Students will be able to take a T Level in the following subject areas: Read more
New measures announced to end the ‘snobbery’ in technical education and boost Britain’s productivity
Britain must drop its ‘snobby’ attitude to technical and vocational education or risk being left behind after Brexit, Education Secretary Damian Hinds warned in a keynote speech to business leaders today, Thursday 6 December.
As the government marks the one year anniversary of its modern Industrial Strategy which aims to boosts the nation’s productivity and put the UK at the forefront of the AI and data revolution, the Education Secretary set out his plans to get more people into skilled jobs that command higher wages.
- A new generation of Higher Technical Qualifications – an alternative to a university degree to help more people get on in their careers and so employers can access the skills they need. These qualifications at “Level 4 and 5” – like Diplomas of Higher Education and Foundation Degrees sit in between A Levels and a degree in subjects like engineering and digital. The kind of training that helps someone step up from being a healthcare support worker to a nursing associate or a bricklayer to a construction site supervisor.
- Reforming the pupil destination measure – the information published in school and college performance tables about what higher study or training pupils go on to do after they leave – to create one measure that shows how many young people are doing higher training of any type. The new destination measure will show separately how many young people go on to study degrees, higher technical apprenticeships or Higher Technical Qualifications like a Higher National Diploma.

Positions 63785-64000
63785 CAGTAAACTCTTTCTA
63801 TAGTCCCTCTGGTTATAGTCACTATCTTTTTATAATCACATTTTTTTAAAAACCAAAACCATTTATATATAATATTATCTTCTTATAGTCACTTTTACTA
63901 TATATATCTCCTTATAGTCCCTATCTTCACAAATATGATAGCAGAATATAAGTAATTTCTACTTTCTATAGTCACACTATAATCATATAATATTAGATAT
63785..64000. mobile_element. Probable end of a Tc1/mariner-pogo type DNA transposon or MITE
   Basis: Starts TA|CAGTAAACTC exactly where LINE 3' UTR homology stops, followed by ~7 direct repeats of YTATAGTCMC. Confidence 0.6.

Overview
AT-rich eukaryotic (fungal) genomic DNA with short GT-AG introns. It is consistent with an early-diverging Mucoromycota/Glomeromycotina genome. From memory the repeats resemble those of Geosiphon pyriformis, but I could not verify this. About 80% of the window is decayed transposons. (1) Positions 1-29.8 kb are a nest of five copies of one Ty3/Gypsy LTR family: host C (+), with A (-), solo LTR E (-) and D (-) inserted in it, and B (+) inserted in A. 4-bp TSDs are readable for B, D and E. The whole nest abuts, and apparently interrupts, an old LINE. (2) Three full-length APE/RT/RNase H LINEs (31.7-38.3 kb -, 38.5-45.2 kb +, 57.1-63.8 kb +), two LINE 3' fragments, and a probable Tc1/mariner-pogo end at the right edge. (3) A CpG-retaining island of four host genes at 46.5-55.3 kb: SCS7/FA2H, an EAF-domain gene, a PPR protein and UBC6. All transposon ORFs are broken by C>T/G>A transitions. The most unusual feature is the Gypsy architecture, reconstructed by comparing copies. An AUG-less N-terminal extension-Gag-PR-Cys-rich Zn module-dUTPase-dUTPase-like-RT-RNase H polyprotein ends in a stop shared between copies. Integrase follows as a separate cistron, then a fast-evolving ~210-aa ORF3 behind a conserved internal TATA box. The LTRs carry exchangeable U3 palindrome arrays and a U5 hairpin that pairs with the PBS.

- Matching skills to jobs – new guidance and a package of support for Skills Advisory Panels – local partnerships between public and private sector employers, local authorities, colleges and universities – to assess what skills are needed in their local area.
Many employers feel they don’t have a good understanding of T-Levels, according to City & Guilds.
With two years to go until their introduction, just 17% of UK employers feel that they have a good understanding of T-Levels, with almost half (49%) rating their understanding as poor. Additionally, 54% of education providers rate their understanding as either middling or poor.
T-Levels were announced in the 2017 Spring Budget, with the aim to replace 15,000 technical qualifications with 15 vocational routes, including construction, creative and design, digital, engineering and manufacturing, health, and science.
A key part of the T-Level programme is a mandatory 45-day work placement. Currently most employers (71%) and training providers (74%) offer work placements of one to two weeks for 16- to 19-year-olds. Only 8% of employers provide placements of the duration required for T-Levels, meaning a step change will be required to accommodate these placements in industry, the research stated.
In addition, there will need to be a significant increase in the number of work placement students employers take on, with an estimated 180,000 placements needed per year.
More encouragingly, most employers expressed support for this part of the new qualification, with almost three-quarters (74%) of those surveyed saying they are willing to play a greater role in helping students apply their learning in a workplace setting. However, both employers and training providers cited concerns around the implementation of the work placements.